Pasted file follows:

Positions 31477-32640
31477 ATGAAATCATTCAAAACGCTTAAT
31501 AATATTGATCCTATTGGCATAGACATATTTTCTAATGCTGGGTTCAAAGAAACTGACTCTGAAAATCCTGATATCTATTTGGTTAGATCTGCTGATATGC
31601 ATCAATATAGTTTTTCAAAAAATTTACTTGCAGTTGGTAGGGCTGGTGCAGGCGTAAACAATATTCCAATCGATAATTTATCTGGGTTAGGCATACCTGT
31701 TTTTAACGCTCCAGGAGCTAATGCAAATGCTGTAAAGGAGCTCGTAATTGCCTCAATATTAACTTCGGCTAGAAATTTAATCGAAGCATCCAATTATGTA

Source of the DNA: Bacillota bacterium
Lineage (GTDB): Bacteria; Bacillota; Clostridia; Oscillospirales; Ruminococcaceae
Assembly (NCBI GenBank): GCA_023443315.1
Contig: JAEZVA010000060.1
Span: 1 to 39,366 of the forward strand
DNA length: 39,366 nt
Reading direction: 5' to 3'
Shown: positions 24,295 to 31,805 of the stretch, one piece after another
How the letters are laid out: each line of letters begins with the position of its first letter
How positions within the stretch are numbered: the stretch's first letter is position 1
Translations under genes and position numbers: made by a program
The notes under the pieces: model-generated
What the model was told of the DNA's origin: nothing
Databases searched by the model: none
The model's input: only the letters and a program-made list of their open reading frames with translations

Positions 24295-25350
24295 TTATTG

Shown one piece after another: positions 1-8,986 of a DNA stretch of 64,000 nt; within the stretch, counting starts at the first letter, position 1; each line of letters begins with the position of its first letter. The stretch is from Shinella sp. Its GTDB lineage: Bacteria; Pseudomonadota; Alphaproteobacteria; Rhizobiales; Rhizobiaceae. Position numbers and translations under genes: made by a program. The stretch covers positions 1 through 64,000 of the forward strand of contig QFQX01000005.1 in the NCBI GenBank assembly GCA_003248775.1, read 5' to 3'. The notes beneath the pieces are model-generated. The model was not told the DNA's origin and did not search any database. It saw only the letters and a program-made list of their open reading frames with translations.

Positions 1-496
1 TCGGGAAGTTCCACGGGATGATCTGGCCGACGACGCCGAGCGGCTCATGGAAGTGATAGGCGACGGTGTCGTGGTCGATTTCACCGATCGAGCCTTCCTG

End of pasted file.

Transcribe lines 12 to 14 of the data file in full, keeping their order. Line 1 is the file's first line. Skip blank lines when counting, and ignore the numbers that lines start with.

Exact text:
Reading direction: 5' to 3'
Shown: positions 24,295 to 31,805 of the stretch, one piece after another
How the letters are laid out: each line of letters begins with the position of its first letter